Draft Government Report: Applying for VA Benefits in Advance, Before Leaving Military, Works

Army Times

October 9, 2008 – A program allowing injured active-duty members to apply for veterans’ disability benefits before they separate is reducing the financial strain on wounded troops in the months before they leave service, according to a draft report by congressional auditors.

Called “benefits delivery at discharge,” the program tries to avoid having benefits claims for new veterans tied up in the six-month backlog of other claims making their way through the Department of Veterans Affairs.

The program allows claims to be filed within 180 days of discharge. While the claim is not fully processed until the service member leaves active duty, a preliminary disability rating is determined based on physical exams and a review of medical records to reduce the waiting time for the first disability check.

The program is available at major U.S. military bases, including Coast Guard facilities, and at VA regional offices.

If the program works, and the Government Accountability Office says it mostly does, the first disability check could be waiting for service members as soon as they leave active duty.

“This could end up being the way to eliminate the backlog,” said a congressional aide who is monitoring the program. He was referring to the 400,000 benefits claims pending before VA – a combination of new claims, appeals of older claims and requests for changes in disability benefits.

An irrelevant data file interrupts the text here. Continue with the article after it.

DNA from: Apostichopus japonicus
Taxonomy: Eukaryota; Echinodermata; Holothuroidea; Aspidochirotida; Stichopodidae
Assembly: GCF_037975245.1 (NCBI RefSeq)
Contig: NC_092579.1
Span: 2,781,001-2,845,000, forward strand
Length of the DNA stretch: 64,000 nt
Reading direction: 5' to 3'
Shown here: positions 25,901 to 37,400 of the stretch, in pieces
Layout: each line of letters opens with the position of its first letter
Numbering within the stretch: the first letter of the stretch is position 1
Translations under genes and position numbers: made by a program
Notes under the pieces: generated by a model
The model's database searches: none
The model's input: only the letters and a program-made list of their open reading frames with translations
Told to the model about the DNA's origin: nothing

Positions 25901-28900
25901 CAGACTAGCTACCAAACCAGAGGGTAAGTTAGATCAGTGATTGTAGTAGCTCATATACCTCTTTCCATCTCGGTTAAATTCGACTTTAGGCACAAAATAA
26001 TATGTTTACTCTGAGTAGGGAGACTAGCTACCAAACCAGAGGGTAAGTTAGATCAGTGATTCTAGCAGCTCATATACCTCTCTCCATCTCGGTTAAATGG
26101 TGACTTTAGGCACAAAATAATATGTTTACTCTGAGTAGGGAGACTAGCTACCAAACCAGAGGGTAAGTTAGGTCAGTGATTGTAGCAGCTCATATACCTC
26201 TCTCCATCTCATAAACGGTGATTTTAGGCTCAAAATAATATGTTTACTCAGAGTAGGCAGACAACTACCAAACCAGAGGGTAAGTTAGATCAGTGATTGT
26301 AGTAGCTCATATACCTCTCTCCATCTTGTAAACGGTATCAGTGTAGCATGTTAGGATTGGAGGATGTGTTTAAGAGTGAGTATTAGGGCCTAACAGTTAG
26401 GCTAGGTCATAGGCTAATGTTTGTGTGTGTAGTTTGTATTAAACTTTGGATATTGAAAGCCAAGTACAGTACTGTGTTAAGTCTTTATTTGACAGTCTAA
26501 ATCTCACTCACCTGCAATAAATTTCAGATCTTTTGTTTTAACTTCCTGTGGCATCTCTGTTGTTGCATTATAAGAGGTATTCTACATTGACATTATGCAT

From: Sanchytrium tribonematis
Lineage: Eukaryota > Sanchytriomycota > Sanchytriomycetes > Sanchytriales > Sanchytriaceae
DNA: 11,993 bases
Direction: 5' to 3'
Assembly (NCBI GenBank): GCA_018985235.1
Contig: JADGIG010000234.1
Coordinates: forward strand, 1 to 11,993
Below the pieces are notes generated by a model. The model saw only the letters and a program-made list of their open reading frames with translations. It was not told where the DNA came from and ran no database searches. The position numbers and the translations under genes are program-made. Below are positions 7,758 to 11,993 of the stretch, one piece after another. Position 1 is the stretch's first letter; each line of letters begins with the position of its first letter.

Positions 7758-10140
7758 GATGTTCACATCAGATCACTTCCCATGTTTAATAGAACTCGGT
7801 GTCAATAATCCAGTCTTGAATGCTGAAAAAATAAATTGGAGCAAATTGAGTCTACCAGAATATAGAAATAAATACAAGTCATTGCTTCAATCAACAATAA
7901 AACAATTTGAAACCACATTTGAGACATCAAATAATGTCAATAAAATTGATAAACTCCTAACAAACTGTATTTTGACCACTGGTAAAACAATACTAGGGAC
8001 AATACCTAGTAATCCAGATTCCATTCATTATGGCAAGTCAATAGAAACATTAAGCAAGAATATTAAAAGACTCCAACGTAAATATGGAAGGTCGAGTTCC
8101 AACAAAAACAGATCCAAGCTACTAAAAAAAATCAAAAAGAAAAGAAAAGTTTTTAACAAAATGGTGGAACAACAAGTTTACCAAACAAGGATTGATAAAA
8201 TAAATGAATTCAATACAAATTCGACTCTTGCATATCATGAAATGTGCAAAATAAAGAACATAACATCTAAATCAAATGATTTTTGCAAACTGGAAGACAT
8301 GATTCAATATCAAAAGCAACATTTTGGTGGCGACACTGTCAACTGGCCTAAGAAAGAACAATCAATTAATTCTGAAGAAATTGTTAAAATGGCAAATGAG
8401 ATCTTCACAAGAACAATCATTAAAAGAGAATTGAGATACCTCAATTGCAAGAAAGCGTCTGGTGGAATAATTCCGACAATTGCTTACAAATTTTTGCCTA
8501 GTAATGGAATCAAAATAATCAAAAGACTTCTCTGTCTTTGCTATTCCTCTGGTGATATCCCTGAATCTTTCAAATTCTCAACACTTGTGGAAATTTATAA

The audit report says the program is more efficient than the traditional claims process. One reason it works is that a service member’s medical and personnel records – which are important to determining if a disability is service-connected – are easily available while the member is still on active duty, the report says.

Rep. Steve Buyer of Indiana, ranking Republican on the House Veterans Affairs Committee and a longtime advocate of programs to ease the transition from military to civilian life for disabled veterans, said it is long past time to fully implement the program, which has been tested since 1998.

“Common sense dictates that claims established prior to separation from active service are more easily adjudicated than ones filed months or years afterward,” Buyer said. “Doing so increases both accuracy and efficiency, and processing as many claims as possible in this manner will have a positive impact throughout the entire system.”

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